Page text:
Tips for Living with Alzheimer’s Disease

Ways That You Can Make Living with Alzheimer’s Disease Easier

Receiving an Alzheimer’s Disease diagnosis can be very scary. Fortunately, there are lifestyle changes you can make that will make it a lot easier for you to live with this condition. Below is a list of tips for living with Alzheimer’s disease:

Make Changes That Will Make It Easier For You To Remember Things

Memory loss is one of the many things that comes along with having Alzheimer’s disease. There are many changes that can be made to help you remember things. For example, many people use notebooks to write down the things that they need to do. You can also post sticky notes to a refrigerator. Additionally, you may want to place labels on items around the house.


Alzheimer’s disease typically progresses slowly. One of the things you can do to slow down the progression of Alzheimer’s disease is to exercise. Exercise not only benefits your body, but it is also good for the mind. Studies have shown that exercise can help reduce a condition called hippocampal atrophy. The hippocampus is the part of the brain that is associated with memory and learning. Photos of the brain of someone who has Alzheimer’s disease would show that the hippocampus has been damaged.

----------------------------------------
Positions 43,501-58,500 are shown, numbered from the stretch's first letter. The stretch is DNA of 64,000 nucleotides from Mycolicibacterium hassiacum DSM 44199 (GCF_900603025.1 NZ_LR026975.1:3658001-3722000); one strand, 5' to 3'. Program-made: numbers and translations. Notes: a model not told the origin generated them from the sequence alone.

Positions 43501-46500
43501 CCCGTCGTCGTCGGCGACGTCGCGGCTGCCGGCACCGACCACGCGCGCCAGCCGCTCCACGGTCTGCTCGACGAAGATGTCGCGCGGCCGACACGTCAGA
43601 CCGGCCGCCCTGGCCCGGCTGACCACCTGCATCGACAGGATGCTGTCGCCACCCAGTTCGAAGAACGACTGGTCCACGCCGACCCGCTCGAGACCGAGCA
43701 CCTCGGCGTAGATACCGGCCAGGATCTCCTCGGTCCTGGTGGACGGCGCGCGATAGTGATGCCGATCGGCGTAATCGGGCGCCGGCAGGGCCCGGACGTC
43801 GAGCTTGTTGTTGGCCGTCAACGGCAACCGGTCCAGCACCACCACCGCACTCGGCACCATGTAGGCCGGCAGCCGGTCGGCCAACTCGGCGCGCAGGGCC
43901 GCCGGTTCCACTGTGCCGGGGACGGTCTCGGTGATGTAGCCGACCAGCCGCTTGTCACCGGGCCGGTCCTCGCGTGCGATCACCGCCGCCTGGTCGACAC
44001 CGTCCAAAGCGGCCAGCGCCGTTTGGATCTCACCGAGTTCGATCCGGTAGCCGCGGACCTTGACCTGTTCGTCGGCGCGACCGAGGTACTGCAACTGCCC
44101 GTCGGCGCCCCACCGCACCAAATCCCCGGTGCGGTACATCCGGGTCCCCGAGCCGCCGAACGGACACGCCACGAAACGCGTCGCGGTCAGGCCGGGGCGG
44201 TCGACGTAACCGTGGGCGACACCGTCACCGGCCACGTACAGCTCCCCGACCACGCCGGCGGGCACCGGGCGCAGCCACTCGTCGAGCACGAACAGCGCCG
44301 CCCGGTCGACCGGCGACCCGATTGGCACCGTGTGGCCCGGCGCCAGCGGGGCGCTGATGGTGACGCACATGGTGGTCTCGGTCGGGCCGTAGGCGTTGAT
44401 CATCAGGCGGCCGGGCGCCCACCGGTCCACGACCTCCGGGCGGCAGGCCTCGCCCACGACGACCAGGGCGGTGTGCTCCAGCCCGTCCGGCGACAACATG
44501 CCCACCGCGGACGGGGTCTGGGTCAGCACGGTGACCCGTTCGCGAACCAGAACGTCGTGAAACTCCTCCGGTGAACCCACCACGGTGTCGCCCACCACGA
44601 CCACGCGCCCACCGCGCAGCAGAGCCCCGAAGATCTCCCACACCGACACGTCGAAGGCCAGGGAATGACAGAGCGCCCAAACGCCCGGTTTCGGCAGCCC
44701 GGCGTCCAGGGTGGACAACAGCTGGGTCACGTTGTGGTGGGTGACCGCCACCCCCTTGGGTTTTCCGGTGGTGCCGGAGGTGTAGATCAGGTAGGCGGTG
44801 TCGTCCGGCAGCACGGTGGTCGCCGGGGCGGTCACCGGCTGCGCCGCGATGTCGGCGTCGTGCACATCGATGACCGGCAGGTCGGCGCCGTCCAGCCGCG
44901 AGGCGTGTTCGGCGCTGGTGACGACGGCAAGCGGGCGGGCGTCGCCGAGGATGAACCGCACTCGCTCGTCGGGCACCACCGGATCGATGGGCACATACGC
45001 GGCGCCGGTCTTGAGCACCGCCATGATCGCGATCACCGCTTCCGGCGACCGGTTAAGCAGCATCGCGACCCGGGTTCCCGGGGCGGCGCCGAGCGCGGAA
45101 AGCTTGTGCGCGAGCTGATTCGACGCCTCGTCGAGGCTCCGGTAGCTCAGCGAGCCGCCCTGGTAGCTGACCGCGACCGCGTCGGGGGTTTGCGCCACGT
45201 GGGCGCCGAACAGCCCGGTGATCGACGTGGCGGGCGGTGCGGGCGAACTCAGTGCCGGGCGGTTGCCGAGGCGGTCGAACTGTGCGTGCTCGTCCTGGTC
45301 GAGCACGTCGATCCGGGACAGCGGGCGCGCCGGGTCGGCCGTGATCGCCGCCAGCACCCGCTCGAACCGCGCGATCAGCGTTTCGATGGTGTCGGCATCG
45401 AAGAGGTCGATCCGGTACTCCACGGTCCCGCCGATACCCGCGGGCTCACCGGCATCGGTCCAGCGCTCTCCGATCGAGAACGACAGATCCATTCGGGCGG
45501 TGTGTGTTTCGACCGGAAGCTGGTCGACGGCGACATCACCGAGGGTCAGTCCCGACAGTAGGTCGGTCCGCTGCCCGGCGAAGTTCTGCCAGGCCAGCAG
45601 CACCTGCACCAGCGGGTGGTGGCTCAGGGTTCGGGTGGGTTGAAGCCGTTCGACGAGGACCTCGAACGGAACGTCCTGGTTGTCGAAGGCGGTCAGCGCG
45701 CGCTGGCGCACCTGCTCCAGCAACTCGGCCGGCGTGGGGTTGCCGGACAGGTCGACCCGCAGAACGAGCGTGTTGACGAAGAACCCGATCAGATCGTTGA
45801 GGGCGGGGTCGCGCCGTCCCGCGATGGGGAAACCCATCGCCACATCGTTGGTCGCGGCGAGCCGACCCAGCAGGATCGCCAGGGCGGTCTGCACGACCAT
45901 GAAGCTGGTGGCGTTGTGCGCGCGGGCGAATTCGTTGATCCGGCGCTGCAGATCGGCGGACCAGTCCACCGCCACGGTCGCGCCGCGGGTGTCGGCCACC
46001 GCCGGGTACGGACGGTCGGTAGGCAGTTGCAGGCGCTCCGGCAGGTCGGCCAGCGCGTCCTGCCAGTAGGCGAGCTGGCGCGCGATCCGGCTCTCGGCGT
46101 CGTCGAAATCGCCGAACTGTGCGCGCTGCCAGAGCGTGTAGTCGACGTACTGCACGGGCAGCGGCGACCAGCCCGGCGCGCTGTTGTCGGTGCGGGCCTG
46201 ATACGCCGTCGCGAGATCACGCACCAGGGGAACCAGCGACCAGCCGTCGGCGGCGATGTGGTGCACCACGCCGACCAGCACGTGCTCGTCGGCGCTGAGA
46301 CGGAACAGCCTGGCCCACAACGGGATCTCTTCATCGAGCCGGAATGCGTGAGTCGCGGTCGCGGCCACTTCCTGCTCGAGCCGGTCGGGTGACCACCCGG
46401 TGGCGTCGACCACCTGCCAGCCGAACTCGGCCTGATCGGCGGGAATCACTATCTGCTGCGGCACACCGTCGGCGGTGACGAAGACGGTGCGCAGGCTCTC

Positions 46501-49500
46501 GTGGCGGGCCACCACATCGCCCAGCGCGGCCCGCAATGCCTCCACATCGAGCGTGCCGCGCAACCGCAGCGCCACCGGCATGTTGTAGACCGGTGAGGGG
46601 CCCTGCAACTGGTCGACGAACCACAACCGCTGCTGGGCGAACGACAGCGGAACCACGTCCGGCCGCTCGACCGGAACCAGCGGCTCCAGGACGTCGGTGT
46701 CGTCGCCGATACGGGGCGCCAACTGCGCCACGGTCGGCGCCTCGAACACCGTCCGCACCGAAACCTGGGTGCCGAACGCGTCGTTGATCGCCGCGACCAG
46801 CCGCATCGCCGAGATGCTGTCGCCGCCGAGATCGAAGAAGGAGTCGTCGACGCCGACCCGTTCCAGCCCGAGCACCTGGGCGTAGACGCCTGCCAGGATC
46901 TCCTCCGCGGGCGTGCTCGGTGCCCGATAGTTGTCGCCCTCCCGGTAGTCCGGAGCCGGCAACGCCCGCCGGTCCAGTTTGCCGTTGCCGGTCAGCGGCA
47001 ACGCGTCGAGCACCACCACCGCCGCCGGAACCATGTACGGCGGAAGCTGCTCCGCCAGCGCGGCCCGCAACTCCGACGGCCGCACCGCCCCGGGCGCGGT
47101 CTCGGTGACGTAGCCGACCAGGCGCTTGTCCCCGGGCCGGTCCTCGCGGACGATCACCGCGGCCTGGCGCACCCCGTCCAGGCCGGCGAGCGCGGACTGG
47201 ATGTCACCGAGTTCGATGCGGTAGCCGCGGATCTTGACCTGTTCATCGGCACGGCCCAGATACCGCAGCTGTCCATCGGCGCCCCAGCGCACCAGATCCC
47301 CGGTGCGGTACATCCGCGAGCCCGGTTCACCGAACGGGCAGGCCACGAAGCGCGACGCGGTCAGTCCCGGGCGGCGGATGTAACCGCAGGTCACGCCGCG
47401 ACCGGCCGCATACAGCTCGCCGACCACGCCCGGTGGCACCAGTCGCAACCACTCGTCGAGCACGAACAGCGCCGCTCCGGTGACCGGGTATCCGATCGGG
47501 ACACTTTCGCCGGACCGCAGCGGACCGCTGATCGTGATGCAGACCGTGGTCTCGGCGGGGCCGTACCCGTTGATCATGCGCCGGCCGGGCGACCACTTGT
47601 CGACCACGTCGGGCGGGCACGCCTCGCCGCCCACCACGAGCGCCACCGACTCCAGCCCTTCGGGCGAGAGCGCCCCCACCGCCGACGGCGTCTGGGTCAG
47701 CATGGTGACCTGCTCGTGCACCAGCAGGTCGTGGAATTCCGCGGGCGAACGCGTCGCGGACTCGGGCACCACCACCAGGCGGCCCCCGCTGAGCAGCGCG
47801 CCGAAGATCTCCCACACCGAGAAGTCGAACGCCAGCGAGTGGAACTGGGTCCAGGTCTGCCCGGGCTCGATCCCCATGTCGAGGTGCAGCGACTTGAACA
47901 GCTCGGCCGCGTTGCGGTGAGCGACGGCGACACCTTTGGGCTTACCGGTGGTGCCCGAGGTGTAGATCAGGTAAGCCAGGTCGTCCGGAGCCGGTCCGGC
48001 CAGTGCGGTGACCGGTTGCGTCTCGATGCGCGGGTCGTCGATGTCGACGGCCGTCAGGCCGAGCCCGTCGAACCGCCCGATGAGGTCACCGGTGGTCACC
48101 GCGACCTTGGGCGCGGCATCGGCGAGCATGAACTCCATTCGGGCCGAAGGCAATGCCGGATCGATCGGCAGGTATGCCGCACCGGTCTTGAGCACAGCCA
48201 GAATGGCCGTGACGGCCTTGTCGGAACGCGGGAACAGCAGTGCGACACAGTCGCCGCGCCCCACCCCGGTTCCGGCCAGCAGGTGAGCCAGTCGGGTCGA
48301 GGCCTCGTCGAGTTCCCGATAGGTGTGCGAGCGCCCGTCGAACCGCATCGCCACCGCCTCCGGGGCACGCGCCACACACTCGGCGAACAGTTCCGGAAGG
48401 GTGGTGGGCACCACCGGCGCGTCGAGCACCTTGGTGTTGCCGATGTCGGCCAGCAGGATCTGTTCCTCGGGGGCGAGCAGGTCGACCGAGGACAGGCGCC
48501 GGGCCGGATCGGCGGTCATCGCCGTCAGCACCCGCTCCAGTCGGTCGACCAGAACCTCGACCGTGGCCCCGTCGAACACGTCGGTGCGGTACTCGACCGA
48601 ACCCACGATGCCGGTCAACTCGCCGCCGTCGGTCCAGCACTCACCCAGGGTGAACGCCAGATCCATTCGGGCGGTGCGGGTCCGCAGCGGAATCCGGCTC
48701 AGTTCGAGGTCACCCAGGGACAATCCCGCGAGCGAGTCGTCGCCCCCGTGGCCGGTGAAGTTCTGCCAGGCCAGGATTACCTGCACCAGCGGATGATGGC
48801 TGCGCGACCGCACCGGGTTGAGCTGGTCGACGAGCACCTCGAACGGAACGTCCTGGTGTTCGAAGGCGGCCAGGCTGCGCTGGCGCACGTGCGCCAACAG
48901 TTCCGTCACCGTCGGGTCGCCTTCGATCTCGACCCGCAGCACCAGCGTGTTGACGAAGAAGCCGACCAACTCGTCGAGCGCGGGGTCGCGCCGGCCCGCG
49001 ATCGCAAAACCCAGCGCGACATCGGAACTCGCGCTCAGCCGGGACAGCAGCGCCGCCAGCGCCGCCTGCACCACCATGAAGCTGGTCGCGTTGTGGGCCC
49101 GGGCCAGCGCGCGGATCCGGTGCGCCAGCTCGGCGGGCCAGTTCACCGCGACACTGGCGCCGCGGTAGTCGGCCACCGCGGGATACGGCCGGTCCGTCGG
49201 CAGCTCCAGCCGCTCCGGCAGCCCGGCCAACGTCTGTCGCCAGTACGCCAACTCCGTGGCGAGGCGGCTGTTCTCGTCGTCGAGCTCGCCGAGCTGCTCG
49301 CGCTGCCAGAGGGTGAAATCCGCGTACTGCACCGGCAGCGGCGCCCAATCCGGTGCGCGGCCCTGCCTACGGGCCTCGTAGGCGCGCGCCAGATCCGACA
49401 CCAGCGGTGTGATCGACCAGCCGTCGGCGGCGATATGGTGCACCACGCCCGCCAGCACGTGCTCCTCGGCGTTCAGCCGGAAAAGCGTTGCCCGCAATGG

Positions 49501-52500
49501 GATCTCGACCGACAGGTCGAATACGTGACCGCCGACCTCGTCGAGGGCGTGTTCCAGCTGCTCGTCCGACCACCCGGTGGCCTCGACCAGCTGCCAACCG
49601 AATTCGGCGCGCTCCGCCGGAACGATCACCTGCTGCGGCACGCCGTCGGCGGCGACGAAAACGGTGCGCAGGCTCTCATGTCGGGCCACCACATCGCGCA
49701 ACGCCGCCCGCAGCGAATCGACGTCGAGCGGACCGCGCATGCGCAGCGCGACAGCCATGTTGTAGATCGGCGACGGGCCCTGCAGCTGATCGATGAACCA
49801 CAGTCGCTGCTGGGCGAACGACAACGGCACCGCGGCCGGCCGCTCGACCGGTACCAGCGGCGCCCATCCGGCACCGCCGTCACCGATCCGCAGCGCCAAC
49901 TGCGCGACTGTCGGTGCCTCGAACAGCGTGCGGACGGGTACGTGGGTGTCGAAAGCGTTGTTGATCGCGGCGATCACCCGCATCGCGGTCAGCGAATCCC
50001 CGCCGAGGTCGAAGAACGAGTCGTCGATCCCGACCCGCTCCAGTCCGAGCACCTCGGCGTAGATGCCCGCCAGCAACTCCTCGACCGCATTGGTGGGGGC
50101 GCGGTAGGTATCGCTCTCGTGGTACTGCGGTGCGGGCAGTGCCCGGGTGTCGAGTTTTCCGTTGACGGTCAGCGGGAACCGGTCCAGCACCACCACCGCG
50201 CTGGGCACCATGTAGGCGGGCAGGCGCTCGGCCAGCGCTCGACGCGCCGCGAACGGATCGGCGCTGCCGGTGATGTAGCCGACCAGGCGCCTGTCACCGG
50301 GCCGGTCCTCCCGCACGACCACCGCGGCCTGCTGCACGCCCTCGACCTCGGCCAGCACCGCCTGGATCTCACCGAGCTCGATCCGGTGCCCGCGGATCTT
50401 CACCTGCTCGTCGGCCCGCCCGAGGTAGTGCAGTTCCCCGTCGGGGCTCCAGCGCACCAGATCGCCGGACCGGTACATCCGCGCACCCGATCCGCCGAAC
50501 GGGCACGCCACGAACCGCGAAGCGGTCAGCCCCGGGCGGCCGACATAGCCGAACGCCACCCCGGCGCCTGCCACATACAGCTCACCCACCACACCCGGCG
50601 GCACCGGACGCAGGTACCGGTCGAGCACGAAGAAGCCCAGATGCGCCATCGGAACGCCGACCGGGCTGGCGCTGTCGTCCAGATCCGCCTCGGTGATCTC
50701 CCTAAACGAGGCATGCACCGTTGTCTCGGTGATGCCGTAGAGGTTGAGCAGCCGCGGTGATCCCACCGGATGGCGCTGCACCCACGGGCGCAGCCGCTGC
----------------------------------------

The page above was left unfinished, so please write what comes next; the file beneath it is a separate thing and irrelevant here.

Keep The Same Routine

Developing a routine and sticking to it is one of the things that you can do that will make it easier for you to live with Alzheimer’s disease. It will be a lot easier to remember things if you consistently do them everyday. However, when you are completing tasks, it is important for you to make sure that you give yourself plenty of time. If you are having problems completing a particular task, then you may want to take a break and then try to complete it later.

Ask For Help

Many people with Alzheimer’s disease want to remain independent. In fact, some people are reluctant to ask for help because they believe that asking for assistance makes them a weak person. However, there is nothing wrong with asking for help if you need it. The extra assistance may be what you need to remain independent.

Your friends and family members can help you with your everyday tasks. You may also want to consider hiring a professional caregiver.

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